So in a fit of Anti-Pepper, not the best album The Beatles made and not the start in any shape or form of the concept album, and it misses all the good songs off for second division filler, sentiment. I bought the Beatles albums missing from the collection in pretty new remastered versions. Rubber Soul, Revolver, The White Album and Let It Be. I deliberately avoided Sgt. Pepper in self righteous indignation at all the posters telling me I should get it. I strolled out of the store having claimed my 30% off the purchase and felt pretty good about myself in not succumbing to the pressure to buy the 50th anniversary one.
So on to this:
The unpopular last released album.
The contentious recording process, the awkward movie. The arguments about production. Did Phil Spector really ruin the album?
The geek in me wants to make all sorts of clever points. Scratch my beard and frown meaningfully and decide that one of the Get Back acetates is really the best version, or McCartney’s Let It Be Naked is the true classic.
The irony of an album that was supposed to be a return to some sort of semblance of live performance has become to be regarded as one of the most overproduced albums appeals to me.
I have to admit though this is the Let It Be I grew up with, it is in fact one of my favorite Beatles albums, even the saccharine strings and choir on the Long and Winding Road are essential to the listening experience, anything else is not right. Yes it is a patchwork album in feel, it never quite flows right and yet it flows exactly as it is supposed to do at the end of the day.
Also any album that has Get Back, Across the Universe and Let It Be on is a pretty good album as far as I can tell. Two of Us, Dig a Pony and I Me Mine are not too shabby either.
I found myself thinking as I listened to this newly bought version, as it’s cheaper than any original I could find, what a strange game listening to records has become. Is it the right pressing, is it mastered correctly is it remastered, what is the source tape, analog or digital and who cut the album. I have to admit it’s great fun and appeals to the inner geek. I do however long sometimes for the days when I was just happy to find a copy that I could afford new or used. Of course in the bad old days we only had one way of listening to records and our choices were limited and the word audiophile was reserved for those strange bearded men in the stereo store buying equipment we didn’t know what to do with.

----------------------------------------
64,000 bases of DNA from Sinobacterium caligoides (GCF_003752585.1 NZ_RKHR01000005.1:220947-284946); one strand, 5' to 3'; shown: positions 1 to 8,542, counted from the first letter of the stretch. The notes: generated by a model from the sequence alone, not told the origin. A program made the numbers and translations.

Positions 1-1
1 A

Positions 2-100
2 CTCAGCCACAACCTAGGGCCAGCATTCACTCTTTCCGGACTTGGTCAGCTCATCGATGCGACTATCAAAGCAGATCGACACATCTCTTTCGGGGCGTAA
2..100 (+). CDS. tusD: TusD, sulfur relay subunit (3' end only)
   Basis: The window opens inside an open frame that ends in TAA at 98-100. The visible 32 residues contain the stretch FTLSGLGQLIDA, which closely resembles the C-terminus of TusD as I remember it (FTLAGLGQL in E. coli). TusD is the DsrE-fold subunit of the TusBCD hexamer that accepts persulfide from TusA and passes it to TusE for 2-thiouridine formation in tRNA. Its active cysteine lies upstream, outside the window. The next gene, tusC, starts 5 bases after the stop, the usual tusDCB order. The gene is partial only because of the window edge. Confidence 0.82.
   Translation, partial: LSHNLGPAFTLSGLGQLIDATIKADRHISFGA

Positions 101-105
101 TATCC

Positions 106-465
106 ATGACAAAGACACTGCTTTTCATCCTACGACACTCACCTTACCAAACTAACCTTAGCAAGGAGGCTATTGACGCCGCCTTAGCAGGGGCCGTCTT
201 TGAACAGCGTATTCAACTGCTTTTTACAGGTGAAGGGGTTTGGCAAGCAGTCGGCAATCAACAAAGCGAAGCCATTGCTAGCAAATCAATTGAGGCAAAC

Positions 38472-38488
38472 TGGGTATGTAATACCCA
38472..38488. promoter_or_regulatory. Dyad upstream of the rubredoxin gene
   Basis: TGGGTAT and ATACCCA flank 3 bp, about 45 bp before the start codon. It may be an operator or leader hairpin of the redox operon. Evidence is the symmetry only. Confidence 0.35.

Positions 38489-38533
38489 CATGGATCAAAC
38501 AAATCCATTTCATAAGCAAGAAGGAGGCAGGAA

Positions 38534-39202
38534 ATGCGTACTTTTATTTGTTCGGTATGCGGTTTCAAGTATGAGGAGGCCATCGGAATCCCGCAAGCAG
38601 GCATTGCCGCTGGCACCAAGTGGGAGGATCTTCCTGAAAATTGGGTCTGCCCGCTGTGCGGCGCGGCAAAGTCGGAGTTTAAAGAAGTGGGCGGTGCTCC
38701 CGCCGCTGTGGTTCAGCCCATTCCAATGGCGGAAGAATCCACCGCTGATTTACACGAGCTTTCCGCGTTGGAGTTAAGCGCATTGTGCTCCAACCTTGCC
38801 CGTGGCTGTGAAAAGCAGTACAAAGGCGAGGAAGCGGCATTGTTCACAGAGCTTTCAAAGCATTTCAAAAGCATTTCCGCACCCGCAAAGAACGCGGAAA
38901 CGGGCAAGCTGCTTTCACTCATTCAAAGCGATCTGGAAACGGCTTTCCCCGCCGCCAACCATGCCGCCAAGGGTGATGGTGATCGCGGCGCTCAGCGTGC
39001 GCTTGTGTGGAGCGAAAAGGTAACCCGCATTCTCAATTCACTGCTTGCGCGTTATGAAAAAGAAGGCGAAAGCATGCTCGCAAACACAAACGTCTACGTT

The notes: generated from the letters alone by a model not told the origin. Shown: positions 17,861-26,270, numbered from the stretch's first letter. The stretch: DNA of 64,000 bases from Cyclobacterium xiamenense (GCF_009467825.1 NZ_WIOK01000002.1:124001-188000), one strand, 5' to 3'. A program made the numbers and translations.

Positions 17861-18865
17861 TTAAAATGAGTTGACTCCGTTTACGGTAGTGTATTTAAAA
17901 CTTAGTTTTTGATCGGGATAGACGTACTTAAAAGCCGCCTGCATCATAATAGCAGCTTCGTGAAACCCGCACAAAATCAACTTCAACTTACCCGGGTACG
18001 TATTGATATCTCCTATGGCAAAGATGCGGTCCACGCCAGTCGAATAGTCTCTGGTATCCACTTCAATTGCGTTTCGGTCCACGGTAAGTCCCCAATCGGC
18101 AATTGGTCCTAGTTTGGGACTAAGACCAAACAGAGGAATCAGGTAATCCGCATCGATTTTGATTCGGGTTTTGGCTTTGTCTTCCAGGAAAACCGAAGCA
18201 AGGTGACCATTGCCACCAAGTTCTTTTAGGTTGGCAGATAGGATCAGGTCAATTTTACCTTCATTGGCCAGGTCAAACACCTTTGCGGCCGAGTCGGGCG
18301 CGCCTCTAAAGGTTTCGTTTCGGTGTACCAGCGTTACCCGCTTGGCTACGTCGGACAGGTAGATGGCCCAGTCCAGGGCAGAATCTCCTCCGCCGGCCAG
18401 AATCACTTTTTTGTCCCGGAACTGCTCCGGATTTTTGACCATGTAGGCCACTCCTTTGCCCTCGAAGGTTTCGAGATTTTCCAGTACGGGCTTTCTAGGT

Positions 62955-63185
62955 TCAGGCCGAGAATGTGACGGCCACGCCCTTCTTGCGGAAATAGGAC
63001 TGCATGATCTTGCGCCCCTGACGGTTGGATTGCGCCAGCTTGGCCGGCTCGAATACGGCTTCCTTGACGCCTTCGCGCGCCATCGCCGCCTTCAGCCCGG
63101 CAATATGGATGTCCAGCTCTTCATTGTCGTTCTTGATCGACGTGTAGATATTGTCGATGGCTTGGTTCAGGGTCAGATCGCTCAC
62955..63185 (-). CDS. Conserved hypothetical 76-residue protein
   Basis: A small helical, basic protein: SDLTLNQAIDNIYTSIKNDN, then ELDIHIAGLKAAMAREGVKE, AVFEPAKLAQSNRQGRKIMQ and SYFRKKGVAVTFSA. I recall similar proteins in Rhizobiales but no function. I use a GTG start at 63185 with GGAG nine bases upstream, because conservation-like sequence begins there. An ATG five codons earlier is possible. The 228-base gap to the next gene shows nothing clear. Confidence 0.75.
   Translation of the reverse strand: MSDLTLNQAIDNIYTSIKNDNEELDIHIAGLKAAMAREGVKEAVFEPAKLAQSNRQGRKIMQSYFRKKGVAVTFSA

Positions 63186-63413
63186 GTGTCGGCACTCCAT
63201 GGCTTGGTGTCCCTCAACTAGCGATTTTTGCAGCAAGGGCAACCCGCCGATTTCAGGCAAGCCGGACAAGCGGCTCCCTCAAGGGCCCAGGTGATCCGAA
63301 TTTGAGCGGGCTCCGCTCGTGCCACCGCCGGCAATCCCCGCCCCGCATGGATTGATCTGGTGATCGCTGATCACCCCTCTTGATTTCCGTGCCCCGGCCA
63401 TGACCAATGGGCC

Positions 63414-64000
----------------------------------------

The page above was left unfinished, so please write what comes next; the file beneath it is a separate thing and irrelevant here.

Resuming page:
To be honest after years of abuse at live shows I don’t think my ears can really tell some of the differences others claim to hear in all these exotic pressings. I like to listen to records because they are funner and I can read the lyrics and the sleeves are easier to enjoy. It’s also gratifying to see the jealous look my children give the shelves as they plot how they will split the legacy when I am gone.
Full disclosure. I got guilty when I got home and ordered the damned Sgt. Pepper album. I then felt better knowing the collection was complete in some way, I did not however get the super deluxe fab new version remixed, remastered and rewound. I got the mono version but now I think I may need the other…
5 thoughts on “You can imitate everyone you know…”
Full disclosure or confession? Either way, well done. Every home should have The Beatles complete – in any version.
Well we have always had the CD’s, now vinyl and my son just turned up with cassettes as his car is so old that is the only form of entertainment he has.
The irony of Let it Be is that it always sounded to me like they were just having an absolute gas making the LP. I do have a real fondness for LIB Naked though, that’s definitely a worthwhile purchase too. Trust me.
You are part of the evil lego empire, I just ordered the Naked one now…